3. What a fascinating read, captivated I was!
    How sad that you missed out but …gosh, how terrifying an experience for a small child. The talk of hacksaws chilled me, all very primative back then.

    I do love the title “Moon cottage”….hints at wonderment!

    Lovely post, I really enjoyed it.xxxxx

  4. To be honest, Snowbird, it only “felt” like a hacksaw, but you’re right: surgery techniques have vastly improved since then, thankfully. It means so much to me when people visit, read, and take time to offer comments. How wonderful that we can connect through words and the “magic” of the internet. I am so grateful for your virtual visits to Full Moon Cottage!

  5. Kitty, you brought back so many memories of childhood Halloweens! I remember my Mom sending us to the attic to bring down the costume box, a huge box of every costume she had ever sewn (everything was homemade then, even the masks). We spent hours trying everything on; if nothing fit, she would sew something new. My older brothers were in charge of me, and what fun we had!

    Halloween remains my husband’s favorite holiday – he just played on the back of a flatbed truck for a Halloween parade in the city. It was a warm night and the streets were filled with celebrants – he is still smiling about it.

    Thanks for sharing your memories, good and bad. I also remembering getting chicken pox the first day of summer vacation when I was eight – those kinds of childhood events are what you never forget!

  6. Oh, Lynn; what wonderful memories. Your mother sounds as creative and sensible as mine…and hooray for brothers! Glad to hear your husband was able to enjoy Halloween and share his wonderful gifts with young and old.

    Chicken pox: nasty but what great stories we gain surviving childhood 🙂

    Thank you for your visits and thoughtful, life-filled comments; you are gift!

  7. This is the best Halloween story I have ever read and now I understand the wonderment and magical enchantment behind this yearly tradition! How very lovely that you are having your own traditions celebrated at Full Moon cottage today. How very wonderful to relive the best of your childhood happiness today as a woman! The only thing close to Halloween that I can relate to and brought me equal delight as a child was the Chinese Mid-Autumn Festival or the Mooncake Festival (hey moon again!!) 😀 This is an ancient tradition practised 3,000 years ago which paid respects to the moon. Little children on this night are given lighted colourful lanterns and we walked around the neighbourhood delighted to be up later than usual and the wonderful mysterious feeling of walking under the moonlight with just our little flickering lanterns lighting the way. Then we all go and celebrate the occasion with eating a sweet treat called mooncakes stuffed with delicious sticky filling while the adults sip tea. Have you tried a mooncake before Catherine? All my love. Now I will think of Halloween in a totally new way because of you. Sharon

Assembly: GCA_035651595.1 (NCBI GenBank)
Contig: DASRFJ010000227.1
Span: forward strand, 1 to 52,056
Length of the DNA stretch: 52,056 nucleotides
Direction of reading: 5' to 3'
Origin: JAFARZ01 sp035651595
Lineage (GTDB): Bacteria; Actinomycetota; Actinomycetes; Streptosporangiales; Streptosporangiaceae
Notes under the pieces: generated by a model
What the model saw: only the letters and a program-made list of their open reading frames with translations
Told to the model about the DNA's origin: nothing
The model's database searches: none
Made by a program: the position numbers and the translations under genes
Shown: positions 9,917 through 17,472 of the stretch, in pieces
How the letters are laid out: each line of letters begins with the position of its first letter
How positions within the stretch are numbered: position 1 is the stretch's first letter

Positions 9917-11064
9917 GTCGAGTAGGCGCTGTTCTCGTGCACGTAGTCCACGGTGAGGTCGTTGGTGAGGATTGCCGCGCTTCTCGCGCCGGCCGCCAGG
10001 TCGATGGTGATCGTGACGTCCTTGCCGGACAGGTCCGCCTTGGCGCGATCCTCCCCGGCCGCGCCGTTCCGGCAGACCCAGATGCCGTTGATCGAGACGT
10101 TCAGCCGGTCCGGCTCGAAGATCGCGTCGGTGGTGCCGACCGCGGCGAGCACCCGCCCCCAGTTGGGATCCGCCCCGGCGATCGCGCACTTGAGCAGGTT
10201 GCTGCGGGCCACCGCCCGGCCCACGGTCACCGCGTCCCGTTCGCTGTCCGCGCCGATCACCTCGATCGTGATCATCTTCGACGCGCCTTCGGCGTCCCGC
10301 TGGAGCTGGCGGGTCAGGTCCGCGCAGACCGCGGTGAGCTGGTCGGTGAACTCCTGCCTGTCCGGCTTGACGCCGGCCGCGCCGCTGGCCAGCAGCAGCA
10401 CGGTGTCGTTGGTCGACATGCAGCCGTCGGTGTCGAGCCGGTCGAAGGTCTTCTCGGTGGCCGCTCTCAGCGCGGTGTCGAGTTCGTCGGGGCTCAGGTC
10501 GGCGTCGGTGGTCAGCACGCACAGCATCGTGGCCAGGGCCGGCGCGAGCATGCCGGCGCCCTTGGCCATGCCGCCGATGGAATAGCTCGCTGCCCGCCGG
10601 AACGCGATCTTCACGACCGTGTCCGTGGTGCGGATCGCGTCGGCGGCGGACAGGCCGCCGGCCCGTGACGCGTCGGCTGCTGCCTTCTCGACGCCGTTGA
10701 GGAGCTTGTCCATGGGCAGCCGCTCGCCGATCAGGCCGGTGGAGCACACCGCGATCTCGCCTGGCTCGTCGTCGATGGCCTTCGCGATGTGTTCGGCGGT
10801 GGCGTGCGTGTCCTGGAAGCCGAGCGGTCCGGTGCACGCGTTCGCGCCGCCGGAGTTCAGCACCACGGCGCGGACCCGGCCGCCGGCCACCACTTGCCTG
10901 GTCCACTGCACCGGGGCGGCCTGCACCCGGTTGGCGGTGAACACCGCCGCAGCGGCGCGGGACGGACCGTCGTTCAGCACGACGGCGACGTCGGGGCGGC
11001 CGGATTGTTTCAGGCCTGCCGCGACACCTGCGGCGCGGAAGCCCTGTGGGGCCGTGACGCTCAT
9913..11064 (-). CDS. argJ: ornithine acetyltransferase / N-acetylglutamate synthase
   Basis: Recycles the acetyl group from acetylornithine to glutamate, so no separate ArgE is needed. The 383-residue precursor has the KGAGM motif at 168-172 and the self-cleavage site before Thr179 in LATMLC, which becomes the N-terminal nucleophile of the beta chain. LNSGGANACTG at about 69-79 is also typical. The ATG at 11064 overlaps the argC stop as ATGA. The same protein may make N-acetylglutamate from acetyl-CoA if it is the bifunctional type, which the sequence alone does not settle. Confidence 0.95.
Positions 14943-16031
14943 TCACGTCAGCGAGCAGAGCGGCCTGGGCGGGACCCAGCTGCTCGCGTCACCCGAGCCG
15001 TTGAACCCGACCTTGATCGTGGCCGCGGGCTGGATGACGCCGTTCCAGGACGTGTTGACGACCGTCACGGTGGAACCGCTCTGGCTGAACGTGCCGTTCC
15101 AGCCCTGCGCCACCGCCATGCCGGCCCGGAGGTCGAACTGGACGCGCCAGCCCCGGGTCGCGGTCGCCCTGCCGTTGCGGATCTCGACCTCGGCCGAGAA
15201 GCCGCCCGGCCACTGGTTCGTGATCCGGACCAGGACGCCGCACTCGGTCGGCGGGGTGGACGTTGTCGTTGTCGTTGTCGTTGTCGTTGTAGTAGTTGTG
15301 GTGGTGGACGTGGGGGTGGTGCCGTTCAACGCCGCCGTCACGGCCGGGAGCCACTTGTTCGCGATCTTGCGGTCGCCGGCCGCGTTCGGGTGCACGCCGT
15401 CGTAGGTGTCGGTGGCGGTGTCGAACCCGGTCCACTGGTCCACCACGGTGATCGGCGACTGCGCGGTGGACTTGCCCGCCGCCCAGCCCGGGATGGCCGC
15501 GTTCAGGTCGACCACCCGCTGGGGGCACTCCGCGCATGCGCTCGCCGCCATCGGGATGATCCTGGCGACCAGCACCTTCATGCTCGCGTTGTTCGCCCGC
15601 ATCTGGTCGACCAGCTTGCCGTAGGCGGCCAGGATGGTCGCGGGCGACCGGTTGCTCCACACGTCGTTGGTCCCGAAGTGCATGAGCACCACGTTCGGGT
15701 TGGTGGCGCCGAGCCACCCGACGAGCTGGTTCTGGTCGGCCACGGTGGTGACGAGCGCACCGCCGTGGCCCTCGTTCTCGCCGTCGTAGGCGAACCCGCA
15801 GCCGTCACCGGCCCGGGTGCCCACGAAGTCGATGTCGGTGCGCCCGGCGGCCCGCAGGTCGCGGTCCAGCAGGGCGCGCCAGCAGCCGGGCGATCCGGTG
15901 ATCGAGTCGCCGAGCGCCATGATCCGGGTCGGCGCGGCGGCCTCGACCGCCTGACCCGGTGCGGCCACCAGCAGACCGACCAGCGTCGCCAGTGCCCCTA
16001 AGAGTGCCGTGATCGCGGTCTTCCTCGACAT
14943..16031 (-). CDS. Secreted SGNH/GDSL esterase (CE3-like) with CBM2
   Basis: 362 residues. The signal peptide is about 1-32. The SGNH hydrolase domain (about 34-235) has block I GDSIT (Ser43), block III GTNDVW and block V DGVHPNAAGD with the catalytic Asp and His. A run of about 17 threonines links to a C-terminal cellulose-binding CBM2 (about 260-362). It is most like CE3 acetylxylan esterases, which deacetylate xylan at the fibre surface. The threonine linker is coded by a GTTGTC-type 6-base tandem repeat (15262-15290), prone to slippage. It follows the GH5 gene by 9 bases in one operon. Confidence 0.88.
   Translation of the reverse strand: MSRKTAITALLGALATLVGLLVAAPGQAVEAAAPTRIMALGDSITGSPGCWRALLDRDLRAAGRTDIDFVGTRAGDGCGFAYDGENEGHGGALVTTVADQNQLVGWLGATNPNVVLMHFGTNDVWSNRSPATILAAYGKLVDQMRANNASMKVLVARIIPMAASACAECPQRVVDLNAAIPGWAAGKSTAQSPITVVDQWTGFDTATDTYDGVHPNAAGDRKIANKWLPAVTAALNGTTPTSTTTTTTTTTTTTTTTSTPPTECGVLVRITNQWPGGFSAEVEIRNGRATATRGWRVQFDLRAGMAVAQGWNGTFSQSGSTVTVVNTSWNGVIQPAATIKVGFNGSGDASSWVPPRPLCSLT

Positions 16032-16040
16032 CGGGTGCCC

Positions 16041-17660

8. As always, Sharon, you grace my life with your stories and broaden my wonder! I would LOVE to try a mooncake. Maybe I can find a recipe online. It sounds like an enchanting festival: how magical for children to be out walking with their lanterns to celebrate the moon! Thank you so much for the images and background regarding the Mooncake Festival; they made my day.

    I’ll be baking a treat for Phillip to share his fellow teachers on Halloween…we’re all kids at heart 🙂

    Peace to your week,
    Kitty

  9. I liked this account of the thinness of the world at times such as Hallowe’en,I had ny tonsils out when I was three and cannot recall much except being in a ward with adult women and crying because they had little tables on wheels to eat from and I did not!I didn’t recall the pain of it or being shocked whereas later on in my life I felt the grief of being in hospital very strongly…
    Your blog is amazing,,, the photos are wonderful.

    • You are so very, very kind, Katherine. It hurts to hear how traumatic your tonsillectomy was for you…but how profound it can be to our healing to name these experiences and trace their influence and make peace with them…Thank you for your visit and the time you have taken to comment and share my blog. Gentle peace to you, Katherine.